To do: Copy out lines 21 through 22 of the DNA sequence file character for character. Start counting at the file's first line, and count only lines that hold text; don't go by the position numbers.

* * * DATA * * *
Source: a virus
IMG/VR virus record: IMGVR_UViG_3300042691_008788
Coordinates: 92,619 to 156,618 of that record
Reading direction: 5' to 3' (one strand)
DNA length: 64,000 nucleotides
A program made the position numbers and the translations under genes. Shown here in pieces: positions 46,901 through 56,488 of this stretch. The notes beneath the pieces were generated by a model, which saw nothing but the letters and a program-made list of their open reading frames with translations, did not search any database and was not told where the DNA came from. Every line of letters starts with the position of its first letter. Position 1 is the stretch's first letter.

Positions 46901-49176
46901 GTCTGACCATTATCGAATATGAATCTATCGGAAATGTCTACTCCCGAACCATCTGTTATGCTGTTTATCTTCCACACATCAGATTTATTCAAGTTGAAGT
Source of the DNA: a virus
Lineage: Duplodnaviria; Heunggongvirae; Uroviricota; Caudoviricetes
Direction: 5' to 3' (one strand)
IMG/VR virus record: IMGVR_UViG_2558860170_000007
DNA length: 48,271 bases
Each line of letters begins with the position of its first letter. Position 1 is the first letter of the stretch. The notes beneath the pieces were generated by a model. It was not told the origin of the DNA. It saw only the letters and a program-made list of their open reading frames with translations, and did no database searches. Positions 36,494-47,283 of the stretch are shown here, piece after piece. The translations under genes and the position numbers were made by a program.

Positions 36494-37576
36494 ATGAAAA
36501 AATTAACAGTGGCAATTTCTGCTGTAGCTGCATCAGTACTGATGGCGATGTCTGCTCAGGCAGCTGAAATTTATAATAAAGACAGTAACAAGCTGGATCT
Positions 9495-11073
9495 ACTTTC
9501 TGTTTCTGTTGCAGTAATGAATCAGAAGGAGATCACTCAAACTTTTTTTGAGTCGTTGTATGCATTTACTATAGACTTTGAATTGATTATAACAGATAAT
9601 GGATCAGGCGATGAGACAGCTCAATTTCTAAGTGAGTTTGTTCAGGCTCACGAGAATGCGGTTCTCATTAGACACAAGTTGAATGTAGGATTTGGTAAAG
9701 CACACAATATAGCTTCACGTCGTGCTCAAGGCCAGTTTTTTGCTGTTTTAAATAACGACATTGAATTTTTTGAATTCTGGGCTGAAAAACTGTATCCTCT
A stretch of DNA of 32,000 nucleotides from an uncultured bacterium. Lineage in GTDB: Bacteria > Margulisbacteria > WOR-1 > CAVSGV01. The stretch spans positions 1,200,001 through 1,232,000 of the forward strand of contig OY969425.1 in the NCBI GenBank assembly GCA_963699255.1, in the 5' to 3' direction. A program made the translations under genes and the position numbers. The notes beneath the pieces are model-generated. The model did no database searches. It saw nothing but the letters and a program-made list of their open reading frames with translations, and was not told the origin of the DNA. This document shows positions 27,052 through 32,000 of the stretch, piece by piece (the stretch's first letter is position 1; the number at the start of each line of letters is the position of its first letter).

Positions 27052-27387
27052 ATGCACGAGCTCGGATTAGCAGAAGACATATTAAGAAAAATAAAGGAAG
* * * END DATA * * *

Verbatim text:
9601 GGATCAGGCGATGAGACAGCTCAATTTCTAAGTGAGTTTGTTCAGGCTCACGAGAATGCGGTTCTCATTAGACACAAGTTGAATGTAGGATTTGGTAAAG
9701 CACACAATATAGCTTCACGTCGTGCTCAAGGCCAGTTTTTTGCTGTTTTAAATAACGACATTGAATTTTTTGAATTCTGGGCTGAAAAACTGTATCCTCT